Veteran industry exec dies at 77

Daniel Melnick's resume includes ABC, MGM, Columbia

Daniel Melnick, who oversaw programming at ABC in the early 1960s and headed production at MGM and Columbia during the '70s, died Tuesday at his home in Los Angeles. He was 77.

Melnick's son, composer Peter Melnick, said his father recently underwent surgery for lung cancer.

The eclectic array of projects with which Daniel Melnick was involved ranged from the wise-cracking TV series "Get Smart" to the tense feature "Straw Dogs" and from the film compendium of MGM's greatest hits "That's Entertainment" to the then-groundbreaking gay drama "Making Love" and the Steve Martin comedies "Roxanne" and "L.A. Story."

With David Susskind, he won an Emmy for best dramatic program in 1967 for a production of "Death of a Salesman," starring Lee J. Cobb.

Moving from MGM to Columbia in 1977 at the invitation of studio president David Begelman, Melnick was at Columbia during one of the most tumultuous periods in its history. When Begelman was ousted in the wake of an embezzlement scandal, Melnick briefly served as president of Columbia.

At the same time, along with then production vp Sherry Lansing, who first worked with him at MGM, he was involved in developing such movies as "Kramer vs. Kramer" and "The China Syndrome," which tapped into current events to become critical and boxoffice hits.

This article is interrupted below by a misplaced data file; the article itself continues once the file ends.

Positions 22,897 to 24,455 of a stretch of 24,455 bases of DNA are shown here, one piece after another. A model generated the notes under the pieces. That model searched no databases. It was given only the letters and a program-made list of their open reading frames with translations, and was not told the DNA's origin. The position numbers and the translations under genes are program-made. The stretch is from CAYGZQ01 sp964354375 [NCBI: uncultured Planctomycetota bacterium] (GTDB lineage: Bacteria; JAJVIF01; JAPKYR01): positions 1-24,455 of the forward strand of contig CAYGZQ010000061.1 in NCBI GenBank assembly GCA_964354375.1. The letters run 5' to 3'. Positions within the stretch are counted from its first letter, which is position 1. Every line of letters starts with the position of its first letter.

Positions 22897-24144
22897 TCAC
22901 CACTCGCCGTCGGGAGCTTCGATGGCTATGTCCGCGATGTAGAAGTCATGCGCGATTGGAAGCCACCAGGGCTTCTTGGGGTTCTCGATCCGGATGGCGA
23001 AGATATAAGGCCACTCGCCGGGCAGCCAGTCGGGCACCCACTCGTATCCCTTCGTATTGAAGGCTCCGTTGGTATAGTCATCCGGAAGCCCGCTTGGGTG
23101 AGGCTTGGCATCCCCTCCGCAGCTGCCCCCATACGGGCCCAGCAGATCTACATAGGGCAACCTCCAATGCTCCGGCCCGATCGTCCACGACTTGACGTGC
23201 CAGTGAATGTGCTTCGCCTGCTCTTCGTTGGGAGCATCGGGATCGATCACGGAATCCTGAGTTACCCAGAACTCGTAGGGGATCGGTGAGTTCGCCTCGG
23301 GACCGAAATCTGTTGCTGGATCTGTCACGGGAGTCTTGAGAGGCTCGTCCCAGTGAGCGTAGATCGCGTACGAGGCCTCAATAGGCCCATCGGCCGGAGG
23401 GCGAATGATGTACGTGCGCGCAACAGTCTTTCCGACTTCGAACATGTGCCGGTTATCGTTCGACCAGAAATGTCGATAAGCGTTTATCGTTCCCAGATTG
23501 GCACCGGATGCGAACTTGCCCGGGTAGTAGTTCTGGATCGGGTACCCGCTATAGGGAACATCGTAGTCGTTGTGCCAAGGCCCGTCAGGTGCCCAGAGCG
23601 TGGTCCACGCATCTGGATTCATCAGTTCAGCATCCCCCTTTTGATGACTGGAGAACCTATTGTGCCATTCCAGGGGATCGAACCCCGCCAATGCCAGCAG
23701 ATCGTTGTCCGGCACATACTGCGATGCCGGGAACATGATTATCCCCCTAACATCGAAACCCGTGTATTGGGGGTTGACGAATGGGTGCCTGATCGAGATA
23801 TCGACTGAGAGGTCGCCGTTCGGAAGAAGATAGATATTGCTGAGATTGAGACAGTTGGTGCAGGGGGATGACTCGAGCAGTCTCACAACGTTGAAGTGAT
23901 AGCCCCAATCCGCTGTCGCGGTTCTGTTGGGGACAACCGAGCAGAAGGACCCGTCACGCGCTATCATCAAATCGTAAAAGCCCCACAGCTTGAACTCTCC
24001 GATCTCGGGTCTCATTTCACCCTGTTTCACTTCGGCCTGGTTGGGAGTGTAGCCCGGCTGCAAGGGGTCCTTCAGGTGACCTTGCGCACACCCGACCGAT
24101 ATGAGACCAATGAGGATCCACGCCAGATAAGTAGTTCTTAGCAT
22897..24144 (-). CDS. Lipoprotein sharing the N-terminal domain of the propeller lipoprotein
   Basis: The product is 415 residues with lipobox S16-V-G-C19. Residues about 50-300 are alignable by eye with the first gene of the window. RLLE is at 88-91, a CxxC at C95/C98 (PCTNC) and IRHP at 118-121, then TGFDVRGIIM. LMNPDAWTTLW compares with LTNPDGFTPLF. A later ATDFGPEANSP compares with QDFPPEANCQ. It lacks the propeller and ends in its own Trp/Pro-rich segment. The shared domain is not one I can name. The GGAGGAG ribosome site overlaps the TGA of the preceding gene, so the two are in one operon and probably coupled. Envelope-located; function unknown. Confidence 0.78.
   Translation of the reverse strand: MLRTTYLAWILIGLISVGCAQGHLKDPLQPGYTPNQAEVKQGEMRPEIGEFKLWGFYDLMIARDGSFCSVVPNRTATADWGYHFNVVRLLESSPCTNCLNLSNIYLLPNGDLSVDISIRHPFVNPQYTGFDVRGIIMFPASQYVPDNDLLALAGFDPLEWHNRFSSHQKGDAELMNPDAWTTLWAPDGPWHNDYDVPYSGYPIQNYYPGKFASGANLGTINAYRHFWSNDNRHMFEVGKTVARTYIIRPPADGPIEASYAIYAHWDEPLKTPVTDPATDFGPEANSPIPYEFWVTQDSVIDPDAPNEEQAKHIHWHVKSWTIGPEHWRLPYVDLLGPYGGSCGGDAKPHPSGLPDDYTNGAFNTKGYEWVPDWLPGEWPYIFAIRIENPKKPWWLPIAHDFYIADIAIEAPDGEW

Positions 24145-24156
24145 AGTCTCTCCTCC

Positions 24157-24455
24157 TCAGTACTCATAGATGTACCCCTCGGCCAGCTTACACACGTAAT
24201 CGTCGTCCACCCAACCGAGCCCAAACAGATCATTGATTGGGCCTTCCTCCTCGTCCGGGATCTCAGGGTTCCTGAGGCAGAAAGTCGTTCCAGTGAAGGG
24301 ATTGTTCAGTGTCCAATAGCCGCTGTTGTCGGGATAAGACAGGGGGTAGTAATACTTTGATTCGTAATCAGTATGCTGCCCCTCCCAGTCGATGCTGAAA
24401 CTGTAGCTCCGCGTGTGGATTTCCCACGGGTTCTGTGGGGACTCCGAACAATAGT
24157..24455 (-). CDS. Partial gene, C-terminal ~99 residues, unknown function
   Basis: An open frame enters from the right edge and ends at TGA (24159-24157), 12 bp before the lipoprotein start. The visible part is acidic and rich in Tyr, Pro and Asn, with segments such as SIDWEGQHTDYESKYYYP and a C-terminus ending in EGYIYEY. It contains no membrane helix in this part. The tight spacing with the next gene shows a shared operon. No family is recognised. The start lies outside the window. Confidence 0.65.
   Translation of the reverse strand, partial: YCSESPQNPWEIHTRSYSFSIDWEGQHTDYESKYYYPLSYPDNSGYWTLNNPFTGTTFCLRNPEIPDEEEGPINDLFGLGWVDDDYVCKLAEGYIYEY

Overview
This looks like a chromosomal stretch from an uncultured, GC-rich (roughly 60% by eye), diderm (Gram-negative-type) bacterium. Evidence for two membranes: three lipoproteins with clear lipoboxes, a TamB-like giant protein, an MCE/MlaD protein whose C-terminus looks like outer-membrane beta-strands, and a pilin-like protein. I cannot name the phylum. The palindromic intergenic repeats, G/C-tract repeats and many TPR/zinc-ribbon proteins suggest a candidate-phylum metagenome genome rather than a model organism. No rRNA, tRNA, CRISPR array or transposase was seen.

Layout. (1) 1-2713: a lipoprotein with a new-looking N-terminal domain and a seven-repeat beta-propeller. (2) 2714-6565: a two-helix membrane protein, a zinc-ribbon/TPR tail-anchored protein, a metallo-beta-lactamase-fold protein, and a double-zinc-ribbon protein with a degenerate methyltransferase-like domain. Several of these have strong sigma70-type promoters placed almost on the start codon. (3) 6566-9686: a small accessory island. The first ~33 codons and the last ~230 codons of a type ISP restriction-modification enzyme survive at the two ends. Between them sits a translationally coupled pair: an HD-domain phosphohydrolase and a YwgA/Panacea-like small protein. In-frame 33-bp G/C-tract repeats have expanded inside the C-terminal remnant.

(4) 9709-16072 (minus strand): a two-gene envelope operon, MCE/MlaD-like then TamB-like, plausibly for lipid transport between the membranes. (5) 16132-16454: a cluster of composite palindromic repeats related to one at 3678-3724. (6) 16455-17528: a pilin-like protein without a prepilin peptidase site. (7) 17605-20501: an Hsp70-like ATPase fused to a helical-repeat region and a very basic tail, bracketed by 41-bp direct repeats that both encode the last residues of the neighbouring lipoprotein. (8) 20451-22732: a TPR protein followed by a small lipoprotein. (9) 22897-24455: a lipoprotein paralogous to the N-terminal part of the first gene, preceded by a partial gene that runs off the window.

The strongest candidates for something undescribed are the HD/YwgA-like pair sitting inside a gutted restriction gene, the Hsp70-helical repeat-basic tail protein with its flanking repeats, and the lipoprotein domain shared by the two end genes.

Melnick's marriage to Linda Rodgers, daughter of composer Richard Rodgers, ended in divorce in 1971.

Something of a bon vivant, he cultivated the image of a man about town. He was a regular at Ma Maison during that Hollywood hot spot's heyday. Melnick also participated in a regular poker game, the Gourmet Poker Club, that attracted such players as Martin, David Chasman, Barry Diller, Johnny Carson, Neil Simon and Carl Reiner.

Born in New York on April 21, 1932, Melnick scored one of his earliest jobs as a staff producer at CBS. Moving to ABC, he became vp in charge of programming, developing and scheduling such programs as "The Fugitive," "The Untouchables," "Ben Casey" and "The Flintstones."

Partnered with Susskind and Leonard Stern in Talent Associates in the later part of the '60s, he is said to have suggested the idea of a TV show that combined the dash of James Bond with the ineptitude of Inspector Clouseau. Out of that, Mel Brooks and Buck Henry created "Get Smart."

It also was at Talent Associates that he produced 1971's "Straw Dogs," directed by Sam Peckinpah.

After his stints at MGM -- where he found gold in the studio's vaults with the "That's Entertainment" franchise -- and Columbia, Melnick went on to exec produce such films as "All That Jazz," "Altered States" and "Footloose."
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